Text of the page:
Using Identifiers as Object Names

Accessing and Changing Relational Data

Accessing and Changing Relational Data

Using Identifiers as Object Names

The complete name of an object consists of four identifiers: the server name, database name, owner name, and object name. They appear in the following format:

[ [ [ server. ] [ database ] . ] [ owner_name ] . ] object_name

The server, database, and owner names are known as the qualifiers of the object name. When referring to an object, it is not necessary to specify the server, database, and owner. The qualifiers can be omitted by marking their positions with a period. The valid forms of object names are:

server.database.owner_name.object_name server.database..object_name




An object name that specifies all four parts is known as a fully qualified name. Each object created in Microsoft® SQL Server™ must have a unique, fully qualified name. For example, there can be two tables named xyz in the same database if they have different owners.

Column names must be unique within a table or view. Assume that both a table and a view in the customer database have the same column named telephone. To refer to the telephone column in the employees table, specify customer..employees.telephone. To refer to the telephone column in the mktg_view view (marketing department view), specify customer..mktg_view.telephone.

Most object references use three-part names and default to the local server. Four-part names are generally used for distributed queries or remote stored procedure calls and use this format.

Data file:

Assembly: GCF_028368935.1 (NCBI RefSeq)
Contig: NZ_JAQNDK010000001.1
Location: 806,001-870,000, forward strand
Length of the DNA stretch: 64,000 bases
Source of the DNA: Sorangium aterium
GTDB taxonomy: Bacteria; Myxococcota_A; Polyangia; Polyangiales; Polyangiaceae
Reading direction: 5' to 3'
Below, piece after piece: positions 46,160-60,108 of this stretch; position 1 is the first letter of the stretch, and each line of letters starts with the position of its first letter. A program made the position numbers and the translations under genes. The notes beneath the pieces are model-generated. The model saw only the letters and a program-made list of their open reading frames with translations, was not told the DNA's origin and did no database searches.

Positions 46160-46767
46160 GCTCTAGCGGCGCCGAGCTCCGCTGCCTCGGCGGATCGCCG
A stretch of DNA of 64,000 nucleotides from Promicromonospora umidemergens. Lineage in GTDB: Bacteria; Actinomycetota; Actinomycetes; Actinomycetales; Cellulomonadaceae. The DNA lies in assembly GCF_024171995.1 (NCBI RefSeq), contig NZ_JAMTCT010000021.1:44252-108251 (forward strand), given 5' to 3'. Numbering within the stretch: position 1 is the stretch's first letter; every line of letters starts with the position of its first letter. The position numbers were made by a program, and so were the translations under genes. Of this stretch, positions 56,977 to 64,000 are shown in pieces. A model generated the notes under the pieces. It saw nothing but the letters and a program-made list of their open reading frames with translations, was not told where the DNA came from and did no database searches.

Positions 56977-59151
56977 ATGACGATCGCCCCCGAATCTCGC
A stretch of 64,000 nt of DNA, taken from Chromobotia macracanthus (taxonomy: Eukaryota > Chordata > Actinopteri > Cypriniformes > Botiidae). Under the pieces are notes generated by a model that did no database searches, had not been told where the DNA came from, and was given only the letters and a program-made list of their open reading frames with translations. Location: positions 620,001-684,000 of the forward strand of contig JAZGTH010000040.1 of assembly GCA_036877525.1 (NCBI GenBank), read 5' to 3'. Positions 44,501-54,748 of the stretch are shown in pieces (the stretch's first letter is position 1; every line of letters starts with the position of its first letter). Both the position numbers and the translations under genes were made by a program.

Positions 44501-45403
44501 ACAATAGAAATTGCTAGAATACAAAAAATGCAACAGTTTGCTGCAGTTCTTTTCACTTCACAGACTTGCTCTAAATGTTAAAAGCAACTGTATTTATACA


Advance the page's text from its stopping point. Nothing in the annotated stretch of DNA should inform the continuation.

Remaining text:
The table shows the part names and their descriptions.

Part name Description
linkedserver Name of the linked server that contains the object referenced by the distributed query.
Catalog Name of the catalog that contains the object referenced by the distributed query.
Schema Name of the schema that contains the object referenced by the distributed query.
object_name Object name or table name.

For distributed queries, the server part of a four-part name refers to a linked server. A linked server is a server name defined with sp_addlinkedserver. The linked server identifies an OLE DB provider and an OLE DB data source that can return a record set that SQL Server can use as part of a Transact-SQL statement.

See the documentation for the OLE DB provider specified for the linked server to determine what components in the OLE DB data source are used for the catalog and schema parts of the name. If the linked server is running an instance of SQL Server, the catalog name is the database containing the object, and the schema is the owner of the object. For more information about four-part names and distributed queries, see Distributed Queries.

For remote procedure calls, the server part of a four-part name refers to a remote server. A remote server, which is specified with sp_addserver, is an instance of SQL Server accessed through the local server. Execute stored procedures on the remote server using this format for the procedure name:


All four parts of the name are required when using a remote stored procedure. For more information about remote servers, see Configuring Remote Servers.

See Also


Transact-SQL Syntax Conventions